Gen. 32:27–28

The name "Israel" denotes one who strives, wrestles with beings divine and human. Many Christians and Jews of faith see ourselves doing this, contending daily with earthly matters and concurrently striving to live in harmony with the divine, as best we can discern that.1 Thus, the book's audience embraces equally all those who understand themselves as such wrestlers.

One of the issues with which we wrestle is climate change. The prevailing view asserts that climate change arises, at least in part, from emitting heat-trapping gases into the atmosphere through the burning of fossil fuels. Data recorded for more than fifty years reveal an undeniable buildup of carbon dioxide in the atmosphere. Carbon dioxide, methane, nitrous oxide, and other gases are heat-trapping, meaning that they reflect back to earth some of the heat that would normally vent into the atmosphere, just like the glass in a greenhouse reflects back into the building some of the heat that would otherwise escape into the air.

Evidence of this effect is both abundant and alarming:

• unprecedented melting of the polar ice caps, Greenland's ice sheet, and glaciers;

• increasing average temperature of the Earth over decades;

• changes in coral reefs and other marine life due to increasing water temperature;

• effects on migratory birds and marine life due to warmer air and water temperatures.

One additional predicted outcome is a rise in sea levels, which will adversely affect millions of people, animals, birds, and aquatic life that dwell in coastal regions, and entire island populations. Is there anything in the Bible that prescribes particular behavior regarding the release of gases and fumes that adversely affect others? Indeed, tanneries and other enterprises contributed to air pollution in ancient times, and we will see in later chapters the responses from religious authorities.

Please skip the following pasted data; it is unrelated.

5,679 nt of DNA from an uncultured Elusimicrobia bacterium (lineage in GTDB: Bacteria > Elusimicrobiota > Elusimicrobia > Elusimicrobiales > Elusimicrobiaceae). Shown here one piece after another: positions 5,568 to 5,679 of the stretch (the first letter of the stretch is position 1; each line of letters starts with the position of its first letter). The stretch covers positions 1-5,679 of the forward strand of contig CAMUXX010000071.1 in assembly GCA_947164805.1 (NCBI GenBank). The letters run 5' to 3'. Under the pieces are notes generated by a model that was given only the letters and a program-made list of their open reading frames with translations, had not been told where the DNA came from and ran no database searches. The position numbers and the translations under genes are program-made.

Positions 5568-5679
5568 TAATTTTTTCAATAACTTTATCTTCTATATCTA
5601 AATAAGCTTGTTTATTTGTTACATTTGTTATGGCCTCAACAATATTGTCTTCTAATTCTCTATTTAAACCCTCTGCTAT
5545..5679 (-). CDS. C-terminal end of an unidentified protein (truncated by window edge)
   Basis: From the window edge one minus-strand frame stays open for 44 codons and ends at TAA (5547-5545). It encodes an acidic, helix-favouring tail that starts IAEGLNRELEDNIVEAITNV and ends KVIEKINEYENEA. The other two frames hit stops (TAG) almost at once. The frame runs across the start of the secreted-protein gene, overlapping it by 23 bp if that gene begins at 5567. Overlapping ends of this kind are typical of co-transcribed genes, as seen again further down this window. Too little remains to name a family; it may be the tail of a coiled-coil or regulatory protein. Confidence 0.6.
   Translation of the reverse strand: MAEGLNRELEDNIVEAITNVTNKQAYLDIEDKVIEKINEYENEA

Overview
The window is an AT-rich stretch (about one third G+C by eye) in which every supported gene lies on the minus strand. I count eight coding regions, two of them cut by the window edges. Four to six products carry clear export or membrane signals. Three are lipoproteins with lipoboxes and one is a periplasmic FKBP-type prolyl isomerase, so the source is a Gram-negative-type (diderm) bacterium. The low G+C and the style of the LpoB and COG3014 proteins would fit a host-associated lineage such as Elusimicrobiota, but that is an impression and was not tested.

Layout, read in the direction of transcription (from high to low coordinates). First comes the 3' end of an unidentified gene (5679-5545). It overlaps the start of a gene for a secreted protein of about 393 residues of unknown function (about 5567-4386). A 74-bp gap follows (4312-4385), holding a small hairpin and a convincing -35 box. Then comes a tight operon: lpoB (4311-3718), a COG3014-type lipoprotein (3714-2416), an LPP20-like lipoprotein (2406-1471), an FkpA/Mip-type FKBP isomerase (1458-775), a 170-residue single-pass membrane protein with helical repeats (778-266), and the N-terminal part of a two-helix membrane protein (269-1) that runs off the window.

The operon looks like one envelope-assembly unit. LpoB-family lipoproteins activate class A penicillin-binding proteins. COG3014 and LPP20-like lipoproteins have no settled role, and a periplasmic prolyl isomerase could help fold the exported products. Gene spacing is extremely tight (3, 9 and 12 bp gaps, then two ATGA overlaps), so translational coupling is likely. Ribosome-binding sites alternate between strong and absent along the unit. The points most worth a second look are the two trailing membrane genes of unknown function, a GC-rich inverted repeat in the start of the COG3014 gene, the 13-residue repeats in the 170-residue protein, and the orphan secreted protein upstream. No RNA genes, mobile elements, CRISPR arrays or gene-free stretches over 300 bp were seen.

But when many Christians and Jews look to the Bible for instructions about our interactions with the natural world, we find it difficult to move past the Genesis 1:28 verse. That's our dominant view — that we rule God's creation and can do with it as we wish.

The historian Lynn White Jr., in a luminous 1966 address and 1967 publication titled The Historical Roots of Our Ecologic Crisis, cited Genesis 1:28 as the root of our crisis. White wrote:

... Christianity inherited from Judaism not only a concept of time as non-repetitive and linear but also a striking story of creation. By gradual stages a loving and all-powerful God had created light and darkness, the heavenly bodies, the earth and all its plants, animals, birds, and fishes. Finally, God created Adam and, as an afterthought, Eve to keep man from being lonely. Man named all the animals, thus establishing his dominance over them. God planned all of this explicitly for man's benefit and rule: no item in the physical creation had any purpose save to serve man's purposes.

But Christianity inherited a Bible from Judaism, not just the opening chapters of Genesis. The "Law" for Jesus and for the writers of the Gospels was minimally Genesis–Deuteronomy, which contain a host of commandments regarding appropriate behavior with God's creation. The authors of the Gospels and the Epistles did not reformulate teachings in that area, but focused on the life and teachings of Jesus and his disciples.